UNPLUG THOSE ELECTRONIC GAMES – WHAT PLAY IS TEACHING OUR KIDS
Why should we, as parents, breathe a sigh of relief when our kids put down their tablets, computers, or phones and pick up an action figure, dress up outfit, or hula hoop? Because we know balance is key! Electronics time isn’t tragic – it just needs to be balanced with reading, building,drawing, exploring, imagining, and exercising. But why? What is it that kids get out of non-electronic games that they don’t get anywhere else? Read on to find out.
Pretend Play –It's really sweet listening to your child act out a scenario using dolls. action figures, stuffed animals, or play props like kitchen and doctor sets. But pretend play isn’t just cute! Dramatic play helps kids explore the different roles they see in their lives, from parent to friend to baker to builder, developing not just an understanding of the world around them, but also building empathy skills. Also, pretend play with a friend helps kids learn to take turns, problem solve, and play cooperatively. Coming up with pretend story lines develops imagination and creative thinking skills. And “acting out” that pretend play scenario develops vocabulary and language skills.
Arts & Crafts – Coloring, drawing, and crafting with tools like crayons develop creativity and encourage self-expression. But creating also develops fine motor skills, the kind required to hold a pencil or paint brush, and bilateral coordination, the process of using both hands together, as in one to hold the paper and the other to cut it with scissors. Artistic creation also teaches trial and error, patience, and perseverance. And, best of all, creating is an incredible confidence booster – no right or wrong answer, just pure joy.
Building – Whether it is with blocks or other, more advanced, construction sets, the benefits of building are nearly endless. A perfect learning activity, building introduces key scientific principles: gravity and balance, engineering concepts: arches and towers, mathematics concepts and academic vocabulary including grouping, sorting, counting, addition, and subtraction . And, of course, manipulating blocks also develops motor skills and hand-eye coordination, too.
Outdoor Play – Aside from reaping the benefits of fresh air, exercise, and the great outdoors, kids who play outside are exploring and discovering, developing and quenching scientific curiosity, and gaining self-confidence and self-efficacy.
Games & Puzzles – Games are great for getting your family laughing and playing together, but they’re good for more than fun! Playing games helps kids develop thinking and reasoning skills, strategic problem solving, spatial awareness, concentration, and focus. Word games develop language skills and vocabulary, while dice and math games build and practice math concepts and facts. Game play also helps younger children develop social skills like taking turns and winning and losing gracefully.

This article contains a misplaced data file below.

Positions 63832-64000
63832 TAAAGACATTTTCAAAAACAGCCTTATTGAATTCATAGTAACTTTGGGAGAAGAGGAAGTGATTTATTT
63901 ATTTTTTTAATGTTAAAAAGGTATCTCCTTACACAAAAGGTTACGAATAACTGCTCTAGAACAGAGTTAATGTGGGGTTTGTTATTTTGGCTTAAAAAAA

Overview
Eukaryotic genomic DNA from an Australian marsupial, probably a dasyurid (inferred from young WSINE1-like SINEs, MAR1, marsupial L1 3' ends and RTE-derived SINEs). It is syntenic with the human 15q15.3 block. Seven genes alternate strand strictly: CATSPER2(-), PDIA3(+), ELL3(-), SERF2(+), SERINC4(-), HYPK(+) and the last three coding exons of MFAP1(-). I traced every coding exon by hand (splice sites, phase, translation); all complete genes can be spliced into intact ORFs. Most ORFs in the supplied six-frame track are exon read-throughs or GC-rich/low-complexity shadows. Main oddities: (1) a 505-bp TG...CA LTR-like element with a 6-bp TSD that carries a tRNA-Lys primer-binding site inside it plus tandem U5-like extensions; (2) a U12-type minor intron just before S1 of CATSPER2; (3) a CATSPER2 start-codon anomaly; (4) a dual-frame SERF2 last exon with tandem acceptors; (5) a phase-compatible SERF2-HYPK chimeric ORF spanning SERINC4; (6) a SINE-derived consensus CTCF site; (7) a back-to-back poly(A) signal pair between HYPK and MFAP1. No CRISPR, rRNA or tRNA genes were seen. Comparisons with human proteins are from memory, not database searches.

We all need some down time and electronics are a great distraction. But the benefits to be gained from non-electronic games are not to be overlooked. Be sure to balance electronic time with some of the above ways to play each day!
Cleaning Wooden Toys
Like all toys, wooden toys can also get soiled and need to be cleaned. But you need to remember that wooden toys shouldn't be cleaned the same way you would the plastic ones. Here are some steps to follow to clean them properly.
How to clean painted or finished wooden toys.
Use an anti-bacterial liquid dish detergent and moisten a sponge just until suds are evident. Wash the finished or painted wood toy with the soapy sponge. Don't soak wood toys. Soaking causes the wood to swell, which can lead to cracking and splitting of the paint, finish and/or wood.
Rinse quickly beneath the tap. Don't saturate the toy. Dry thoroughly with a clean , soft towel.
If there are stains, mix a solution of half white vinegar and half water in a spray bottle, and lightly spray the toy. Scrub the stains with a clean sponge. Dry the wood toy or teething object with a clean, soft towel until dry. Once the vinegar dries there won't be any odor or residue. Vinegar is completely safe and edible.
Cleaning Natural or Unfinished Wood Toys
Moisten a clean sponge until damp. Wipe the natural, unfinished toy or teething object with the sponge.
Apply rubbing alcohol to a cotton ball until the cotton is damp. Rub the unfinished wood toy all over with the alcohol-moistened ball.
Dry the toy with a towel. Never use a heat method to dry the toy. Heat will dry out the wood and will cause the toy to crack or split.